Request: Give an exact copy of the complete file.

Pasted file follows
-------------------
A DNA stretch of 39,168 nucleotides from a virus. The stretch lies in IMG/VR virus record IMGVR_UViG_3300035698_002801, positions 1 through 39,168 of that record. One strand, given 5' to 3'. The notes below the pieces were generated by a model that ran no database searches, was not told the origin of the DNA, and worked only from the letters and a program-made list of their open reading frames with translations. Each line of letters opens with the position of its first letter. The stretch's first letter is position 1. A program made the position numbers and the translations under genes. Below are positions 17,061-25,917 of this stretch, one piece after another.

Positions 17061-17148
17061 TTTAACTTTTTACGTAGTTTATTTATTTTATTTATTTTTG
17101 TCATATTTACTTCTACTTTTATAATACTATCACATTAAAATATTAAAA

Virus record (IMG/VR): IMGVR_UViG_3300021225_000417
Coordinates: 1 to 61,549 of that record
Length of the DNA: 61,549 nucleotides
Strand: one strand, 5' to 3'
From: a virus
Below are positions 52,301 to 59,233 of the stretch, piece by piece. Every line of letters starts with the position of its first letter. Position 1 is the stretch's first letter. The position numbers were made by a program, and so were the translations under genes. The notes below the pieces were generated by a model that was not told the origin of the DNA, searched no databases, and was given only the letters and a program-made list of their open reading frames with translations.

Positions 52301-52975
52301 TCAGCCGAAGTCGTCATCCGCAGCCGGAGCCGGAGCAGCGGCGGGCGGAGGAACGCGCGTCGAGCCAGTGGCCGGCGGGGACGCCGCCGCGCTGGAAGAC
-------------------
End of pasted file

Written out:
A DNA stretch of 39,168 nucleotides from a virus. The stretch lies in IMG/VR virus record IMGVR_UViG_3300035698_002801, positions 1 through 39,168 of that record. One strand, given 5' to 3'. The notes below the pieces were generated by a model that ran no database searches, was not told the origin of the DNA, and worked only from the letters and a program-made list of their open reading frames with translations. Each line of letters opens with the position of its first letter. The stretch's first letter is position 1. A program made the position numbers and the translations under genes. Below are positions 17,061-25,917 of this stretch, one piece after another.

Positions 17061-17148
17061 TTTAACTTTTTACGTAGTTTATTTATTTTATTTATTTTTG
17101 TCATATTTACTTCTACTTTTATAATACTATCACATTAAAATATTAAAA

Virus record (IMG/VR): IMGVR_UViG_3300021225_000417
Coordinates: 1 to 61,549 of that record
Length of the DNA: 61,549 nucleotides
Strand: one strand, 5' to 3'
From: a virus
Below are positions 52,301 to 59,233 of the stretch, piece by piece. Every line of letters starts with the position of its first letter. Position 1 is the stretch's first letter. The position numbers were made by a program, and so were the translations under genes. The notes below the pieces were generated by a model that was not told the origin of the DNA, searched no databases, and was given only the letters and a program-made list of their open reading frames with translations.

Positions 52301-52975
52301 TCAGCCGAAGTCGTCATCCGCAGCCGGAGCCGGAGCAGCGGCGGGCGGAGGAACGCGCGTCGAGCCAGTGGCCGGCGGGGACGCCGCCGCGCTGGAAGAC